#CWC15 PREVIEW: What they are saying about Cricket World Cup Pool B

At cricketbadger.com we are all over the ICC Cricket World Cup. Here we look at what the teams in Pool B are saying ahead of battle commencing…


Virat Kohli

Javagal Srinath loved the World Cup stage as a fast bowler at four World Cups between 1992 and 2003, taking 44 wickets, and he has urged the Indians to play with passion: “One of the things I can state from experience is that when the ICC Cricket World Cup 2015 mindset takes over, then the mind automatically starts to operate in such a way that injury recovery begins in the mind first before the body actually starts to heal,” he said.

“Once you put your heart and soul into preparation, then what might seem like miracles will start happening.”

Captain MS Dhoni is concerned about the length of India’s tour to Australia, which started late last year. They have been Down Under for three months, yet still haven’t won a game: “I know that cooked and over-cooked is a very fine line between them - and especially if you do a barbecue, you can understand that,” he said. “It’s not easy to play four Test matches followed by a tri-nation series.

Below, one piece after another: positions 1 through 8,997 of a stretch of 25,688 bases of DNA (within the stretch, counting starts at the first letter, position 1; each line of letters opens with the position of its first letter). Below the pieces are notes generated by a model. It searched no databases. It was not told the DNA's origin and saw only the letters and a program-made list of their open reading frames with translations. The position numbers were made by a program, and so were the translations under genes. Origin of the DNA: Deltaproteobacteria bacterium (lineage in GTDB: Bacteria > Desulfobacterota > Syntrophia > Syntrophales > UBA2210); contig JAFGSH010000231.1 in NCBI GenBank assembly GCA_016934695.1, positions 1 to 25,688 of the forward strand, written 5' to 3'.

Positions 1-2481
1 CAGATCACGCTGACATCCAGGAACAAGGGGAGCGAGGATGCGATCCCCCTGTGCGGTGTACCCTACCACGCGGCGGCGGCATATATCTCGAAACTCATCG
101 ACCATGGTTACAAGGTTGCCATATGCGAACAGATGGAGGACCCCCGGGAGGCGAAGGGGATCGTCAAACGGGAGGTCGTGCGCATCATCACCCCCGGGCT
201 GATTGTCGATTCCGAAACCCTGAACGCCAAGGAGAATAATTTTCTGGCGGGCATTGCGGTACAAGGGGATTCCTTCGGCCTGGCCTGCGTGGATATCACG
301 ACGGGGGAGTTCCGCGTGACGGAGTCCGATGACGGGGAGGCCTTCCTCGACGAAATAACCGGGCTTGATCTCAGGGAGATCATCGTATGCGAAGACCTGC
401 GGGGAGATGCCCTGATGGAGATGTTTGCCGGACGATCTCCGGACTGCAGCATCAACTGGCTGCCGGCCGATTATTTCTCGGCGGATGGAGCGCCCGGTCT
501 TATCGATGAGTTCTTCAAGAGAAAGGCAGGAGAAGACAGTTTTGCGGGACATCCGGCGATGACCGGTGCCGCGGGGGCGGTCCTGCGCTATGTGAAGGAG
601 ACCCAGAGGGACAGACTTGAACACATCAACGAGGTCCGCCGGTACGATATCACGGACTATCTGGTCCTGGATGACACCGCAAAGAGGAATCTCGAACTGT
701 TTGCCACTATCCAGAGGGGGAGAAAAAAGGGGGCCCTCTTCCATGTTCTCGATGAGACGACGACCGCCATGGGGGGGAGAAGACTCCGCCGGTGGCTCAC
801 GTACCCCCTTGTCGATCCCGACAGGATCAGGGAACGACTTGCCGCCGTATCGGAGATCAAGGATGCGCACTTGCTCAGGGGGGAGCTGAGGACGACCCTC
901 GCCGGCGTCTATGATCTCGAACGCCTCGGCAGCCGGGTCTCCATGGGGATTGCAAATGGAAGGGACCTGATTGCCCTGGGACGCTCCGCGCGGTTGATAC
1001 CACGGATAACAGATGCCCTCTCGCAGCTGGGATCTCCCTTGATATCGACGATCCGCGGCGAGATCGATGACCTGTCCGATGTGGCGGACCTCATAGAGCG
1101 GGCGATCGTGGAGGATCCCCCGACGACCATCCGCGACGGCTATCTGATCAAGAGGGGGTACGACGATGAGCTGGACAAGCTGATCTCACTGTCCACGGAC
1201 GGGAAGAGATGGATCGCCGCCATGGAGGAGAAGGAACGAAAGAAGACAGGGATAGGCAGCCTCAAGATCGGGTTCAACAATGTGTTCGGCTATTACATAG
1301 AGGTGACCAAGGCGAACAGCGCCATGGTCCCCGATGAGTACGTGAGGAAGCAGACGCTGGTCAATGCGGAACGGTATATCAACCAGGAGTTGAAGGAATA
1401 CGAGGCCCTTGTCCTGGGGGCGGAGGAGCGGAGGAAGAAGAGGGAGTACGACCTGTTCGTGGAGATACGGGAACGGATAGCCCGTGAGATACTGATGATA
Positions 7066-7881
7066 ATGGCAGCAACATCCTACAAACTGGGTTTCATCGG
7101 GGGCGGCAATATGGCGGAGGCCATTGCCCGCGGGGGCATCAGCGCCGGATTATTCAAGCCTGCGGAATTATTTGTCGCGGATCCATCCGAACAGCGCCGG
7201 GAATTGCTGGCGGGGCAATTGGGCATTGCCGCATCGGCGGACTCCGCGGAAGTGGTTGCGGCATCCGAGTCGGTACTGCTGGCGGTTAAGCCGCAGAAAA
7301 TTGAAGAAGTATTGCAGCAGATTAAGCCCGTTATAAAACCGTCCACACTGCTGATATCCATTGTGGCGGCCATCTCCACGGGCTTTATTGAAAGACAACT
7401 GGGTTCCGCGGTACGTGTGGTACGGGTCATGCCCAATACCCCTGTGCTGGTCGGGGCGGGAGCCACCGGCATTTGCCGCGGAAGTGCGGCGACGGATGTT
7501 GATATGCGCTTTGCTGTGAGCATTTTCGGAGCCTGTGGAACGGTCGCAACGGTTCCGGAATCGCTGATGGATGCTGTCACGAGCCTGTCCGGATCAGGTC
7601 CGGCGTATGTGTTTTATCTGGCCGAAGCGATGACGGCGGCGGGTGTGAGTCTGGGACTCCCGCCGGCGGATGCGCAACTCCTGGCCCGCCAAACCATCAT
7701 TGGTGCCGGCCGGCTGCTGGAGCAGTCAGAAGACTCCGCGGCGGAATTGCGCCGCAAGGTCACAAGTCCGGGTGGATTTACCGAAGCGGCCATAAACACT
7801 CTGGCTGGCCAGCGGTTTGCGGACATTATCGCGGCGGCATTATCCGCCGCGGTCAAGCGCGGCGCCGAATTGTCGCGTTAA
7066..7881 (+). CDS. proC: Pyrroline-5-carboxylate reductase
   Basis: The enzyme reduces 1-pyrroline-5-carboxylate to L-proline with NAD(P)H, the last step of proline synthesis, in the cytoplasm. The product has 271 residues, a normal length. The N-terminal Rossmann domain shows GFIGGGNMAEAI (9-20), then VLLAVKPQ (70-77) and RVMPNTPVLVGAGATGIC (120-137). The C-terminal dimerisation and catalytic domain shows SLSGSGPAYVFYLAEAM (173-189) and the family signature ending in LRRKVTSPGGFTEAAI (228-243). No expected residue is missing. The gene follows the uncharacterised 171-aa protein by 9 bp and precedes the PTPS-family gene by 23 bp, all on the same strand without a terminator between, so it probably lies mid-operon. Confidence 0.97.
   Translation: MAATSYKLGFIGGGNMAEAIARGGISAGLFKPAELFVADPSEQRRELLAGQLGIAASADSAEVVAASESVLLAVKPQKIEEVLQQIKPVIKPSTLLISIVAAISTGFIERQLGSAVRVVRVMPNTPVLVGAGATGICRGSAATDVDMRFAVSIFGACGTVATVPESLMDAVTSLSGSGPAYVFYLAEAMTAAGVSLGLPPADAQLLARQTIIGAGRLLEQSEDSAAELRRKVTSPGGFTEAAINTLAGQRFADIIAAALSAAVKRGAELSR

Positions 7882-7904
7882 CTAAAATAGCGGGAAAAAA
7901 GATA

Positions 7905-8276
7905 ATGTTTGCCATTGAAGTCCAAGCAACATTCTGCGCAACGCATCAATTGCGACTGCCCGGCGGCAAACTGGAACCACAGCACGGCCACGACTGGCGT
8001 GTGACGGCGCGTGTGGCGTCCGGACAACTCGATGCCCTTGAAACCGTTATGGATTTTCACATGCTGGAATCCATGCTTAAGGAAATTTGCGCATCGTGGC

“So this break would have definitely helped them to recharge their batteries … only time will tell.”

READ OUR PREVIEW: Can Dhoni’s last stand enable India to retain their title?


Ireland-Cricket-TeamThe Irish have appointed Australia legend Brett Lee as a part-time bowling coach for the World Cup, with head coach Phil Simmons admitting: “Brett Lee has a wonderful knowledge of fast bowling, and his special insight of Australian pitches will help give our bowlers further confidence ahead of their group matches.

“I’m sure all our bowlers will benefit from the experience that a two-time World Cup winner has accumulated, especially in the pressure situations of a global event.

“It’s a fantastic opportunity for our bowlers to learn from a living legend, and one I’m sure they’ll all benefit from.”

Captain Will Porterfield has stated what would be considered a good World Cup Ireland: “Getting out of our group,” he said. “We’ve done that on previous occasions in different formats of World Cups.

“That’s first and foremost, that’s our goal to get through that and reassess from there. Once you get through your group, you are in straight knockout games. That’s the priority for ourselves to get into that top four.”

READ OUR PREVIEW: Ireland after more major scalps at Cricket World Cup



Younis Khan

Waqar Younis, Pakistan’s coach, said: “I am happy that we are not favourites. To be very honest, it’s big pressure of being favourites.